“However, once they have been recruited, retention is the real challenge. Nurses, especially younger ones, do not tend to stay in the same place like they used to.”



To all outward appearances, Elvis Opris is not unlike any other first-year BSN student at UAMS College of Nursing. Look a little below the surface, however, and things look radically different.

Not only did Opris grow up in Romania, but he was a successful general contractor, shepherd and beekeeper in central Arkansas before enrolling in nursing school.

“I was influenced by a mentor to consider nursing as a career, something I had never considered,” he said. “I never really considered a career change that would include additional schooling, mainly because I had already finished my bachelor’s degree as an ESL student, and the prospect of more school with a family including three small children seemed unattainable.”

Opris is one of a growing number of nursing students who are entering the field after having experienced life in other professions. Opris’ classmate, first-year BSN student Patrick Dunlap, came to the program after 24 years of active duty service in the U.S. Air Force.

“I wanted to continue to be able to help people and be productive after my time in the service,” he said. “Nursing has been a lifelong interest of mine and seems to be the perfect way to fulfill both of these. My mother was an LPN and would often comment on how helping others through nursing gave her a great deal of personal satisfaction and sense of purpose.”

Dunlap’s motivation for getting into the field — a desire to serve others — is common among this class of student. So is the struggle to get back into the swing of classroom education.

“The hardest adjustment for me, so far, is simply being back in school full time. Education is hard work, to say the least,” Dunlap said. “I did not have any college credit and had to start at the beginning just like anyone else coming out of high school. It wasn’t always easy being the 43-year-old freshman, but finishing that first year was a huge confidence boost.”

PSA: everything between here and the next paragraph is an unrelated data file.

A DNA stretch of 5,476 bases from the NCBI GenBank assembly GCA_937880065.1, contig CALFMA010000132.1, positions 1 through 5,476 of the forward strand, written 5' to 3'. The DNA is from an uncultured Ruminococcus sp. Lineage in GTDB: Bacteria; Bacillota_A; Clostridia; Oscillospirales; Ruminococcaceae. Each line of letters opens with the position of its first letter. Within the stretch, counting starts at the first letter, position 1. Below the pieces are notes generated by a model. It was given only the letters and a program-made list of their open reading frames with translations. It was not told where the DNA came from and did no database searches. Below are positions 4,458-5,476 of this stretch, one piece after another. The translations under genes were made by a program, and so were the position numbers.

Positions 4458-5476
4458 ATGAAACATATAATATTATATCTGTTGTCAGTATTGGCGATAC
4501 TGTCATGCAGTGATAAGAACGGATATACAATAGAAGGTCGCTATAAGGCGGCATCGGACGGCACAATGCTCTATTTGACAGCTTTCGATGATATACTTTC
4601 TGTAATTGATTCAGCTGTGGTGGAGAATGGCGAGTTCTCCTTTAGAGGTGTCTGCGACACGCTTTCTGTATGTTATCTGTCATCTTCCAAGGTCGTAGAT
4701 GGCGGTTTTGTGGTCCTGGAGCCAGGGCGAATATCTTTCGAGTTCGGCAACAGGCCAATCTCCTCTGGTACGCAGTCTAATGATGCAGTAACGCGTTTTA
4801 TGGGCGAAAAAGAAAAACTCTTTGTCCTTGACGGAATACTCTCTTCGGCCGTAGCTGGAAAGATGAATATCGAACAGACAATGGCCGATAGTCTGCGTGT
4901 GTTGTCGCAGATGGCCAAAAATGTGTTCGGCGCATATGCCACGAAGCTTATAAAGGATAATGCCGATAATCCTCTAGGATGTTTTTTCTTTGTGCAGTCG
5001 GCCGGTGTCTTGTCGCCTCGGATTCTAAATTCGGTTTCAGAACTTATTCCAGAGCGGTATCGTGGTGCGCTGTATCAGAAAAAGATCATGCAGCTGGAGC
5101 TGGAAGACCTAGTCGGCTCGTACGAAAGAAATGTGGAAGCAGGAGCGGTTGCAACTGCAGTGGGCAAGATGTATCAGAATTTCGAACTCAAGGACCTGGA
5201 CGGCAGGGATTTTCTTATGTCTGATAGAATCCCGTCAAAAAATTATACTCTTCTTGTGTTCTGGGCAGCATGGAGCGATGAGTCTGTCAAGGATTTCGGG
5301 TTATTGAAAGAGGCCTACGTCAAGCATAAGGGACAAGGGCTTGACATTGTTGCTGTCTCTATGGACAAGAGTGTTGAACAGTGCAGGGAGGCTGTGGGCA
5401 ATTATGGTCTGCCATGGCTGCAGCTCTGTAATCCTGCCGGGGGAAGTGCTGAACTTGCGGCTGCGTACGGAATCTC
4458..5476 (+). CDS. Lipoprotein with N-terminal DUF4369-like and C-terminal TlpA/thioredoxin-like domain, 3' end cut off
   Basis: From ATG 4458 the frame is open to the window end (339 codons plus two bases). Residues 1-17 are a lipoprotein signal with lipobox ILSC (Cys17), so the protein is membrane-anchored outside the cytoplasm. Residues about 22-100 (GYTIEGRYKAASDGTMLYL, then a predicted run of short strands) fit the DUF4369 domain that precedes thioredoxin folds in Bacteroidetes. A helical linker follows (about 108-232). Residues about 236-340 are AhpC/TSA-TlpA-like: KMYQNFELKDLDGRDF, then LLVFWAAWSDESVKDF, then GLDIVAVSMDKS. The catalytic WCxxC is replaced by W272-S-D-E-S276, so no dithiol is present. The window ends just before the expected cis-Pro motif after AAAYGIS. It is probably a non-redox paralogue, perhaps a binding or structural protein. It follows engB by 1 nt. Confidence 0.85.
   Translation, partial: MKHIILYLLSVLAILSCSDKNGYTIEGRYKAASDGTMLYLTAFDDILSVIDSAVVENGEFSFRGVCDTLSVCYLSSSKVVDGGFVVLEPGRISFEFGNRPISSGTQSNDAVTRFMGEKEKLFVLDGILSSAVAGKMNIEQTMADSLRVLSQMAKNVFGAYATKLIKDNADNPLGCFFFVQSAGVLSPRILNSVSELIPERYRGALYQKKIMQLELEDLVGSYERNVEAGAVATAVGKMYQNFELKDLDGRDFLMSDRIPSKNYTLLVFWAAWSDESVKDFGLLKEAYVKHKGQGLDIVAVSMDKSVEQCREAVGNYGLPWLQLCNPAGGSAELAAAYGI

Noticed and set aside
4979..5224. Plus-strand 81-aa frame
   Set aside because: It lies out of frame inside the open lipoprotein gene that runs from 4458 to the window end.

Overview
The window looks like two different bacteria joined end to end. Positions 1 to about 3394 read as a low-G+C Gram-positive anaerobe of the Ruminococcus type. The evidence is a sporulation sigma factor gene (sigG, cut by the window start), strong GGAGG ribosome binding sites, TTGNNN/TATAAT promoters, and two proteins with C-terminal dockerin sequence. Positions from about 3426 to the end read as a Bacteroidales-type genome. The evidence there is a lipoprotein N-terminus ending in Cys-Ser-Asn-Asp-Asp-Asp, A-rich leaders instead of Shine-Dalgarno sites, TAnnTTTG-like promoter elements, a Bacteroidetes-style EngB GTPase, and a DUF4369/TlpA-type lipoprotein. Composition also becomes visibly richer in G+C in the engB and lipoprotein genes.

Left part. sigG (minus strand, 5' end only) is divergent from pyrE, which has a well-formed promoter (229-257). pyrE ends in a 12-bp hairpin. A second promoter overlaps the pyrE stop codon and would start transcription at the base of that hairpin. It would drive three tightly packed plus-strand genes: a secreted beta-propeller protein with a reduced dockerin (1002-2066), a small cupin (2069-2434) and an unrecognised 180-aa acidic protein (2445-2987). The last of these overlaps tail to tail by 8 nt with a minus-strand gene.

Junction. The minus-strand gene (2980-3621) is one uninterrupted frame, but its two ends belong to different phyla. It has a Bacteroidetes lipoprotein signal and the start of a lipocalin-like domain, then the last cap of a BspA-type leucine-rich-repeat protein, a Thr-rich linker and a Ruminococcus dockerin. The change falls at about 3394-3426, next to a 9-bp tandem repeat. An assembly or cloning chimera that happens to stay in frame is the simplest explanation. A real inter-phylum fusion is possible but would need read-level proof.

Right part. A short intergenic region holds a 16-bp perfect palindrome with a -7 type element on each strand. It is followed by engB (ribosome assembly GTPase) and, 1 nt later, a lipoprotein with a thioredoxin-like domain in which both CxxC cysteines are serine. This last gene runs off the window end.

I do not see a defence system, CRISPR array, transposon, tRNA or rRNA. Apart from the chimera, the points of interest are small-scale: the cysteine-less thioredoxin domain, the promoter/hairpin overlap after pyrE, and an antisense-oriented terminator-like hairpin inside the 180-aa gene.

The influx of second-career nursing students, many of them older and having not set foot in a classroom for decades, has led many nursing schools to introduce accelerated nurse education programs, which enable students to earn a baccalaureate degree in 12 to 18 months and a master’s degree in two to three years, according to the Robert Wood Johnson Foundation. Even with these assists, many second-career students endure a substantial culture shock in the transition.

J. Denham-Turner, BSN, RN and post BSN-DNP student at UAMS College of Nursing, came to nursing after 27 years as an attorney with a desire to create something lasting through his work. He found a challenge as substantial as any courtroom adversary.

“I no longer fit into a category of people with similar experiences. So, essentially I walked alone,” he said. “Most of the people in my nursing studies were 30 years younger than me, usually. I could make friends, and I did however, the wealth of comaraderie that same-generational relationships have was lost forever to me.”

“Being older also made me feel incompetent more often when I did not understand how to do something. I went from being at the peak of my career intellect-wise, to being at the bottom of a new career. If I did not have a very strong faith, I do not know if I could have endured.”

Suzanne Harris, director of medical/surgical and specialty services at Conway Regional Medical Center, was also surprised by the personal impact of her new calling. She came to nursing after nearly a decade as a high school English teacher.

“The hardest adjustment is also one of the most rewarding parts of being a nurse: Being a nurse never stops,” she said. “Nursing isn’t a job that one leaves when she walks out of the building. A nurse carries the job with her everywhere she goes. She carries it when she sees others that she has had the privilege of taking care of and celebrates their recovery, she carries it when she mourns the loss of a patient who has lost his or her battle.”

“The hardest adjustment is accepting the blessing of a career that will forever be a part of one’s life, long after retirement. My previous life has served me by teaching me patience, organization, people skills and perseverance. Both of my careers have been about helping and serving others, and there are pieces of teaching that I use every day as a nurse.”



For all the physical, mental and emotional energy it takes to be successful in nursing, it would seem that most longtimers would welcome the opportunity to step out at retirement age and take it easy.

[IMage3]However, the nursing shortage experienced by most hospitals and health systems has created unparalleled need for nurses. As a result, many are staying on the job longer either due to commitment to the craft or because they find it necessary to work.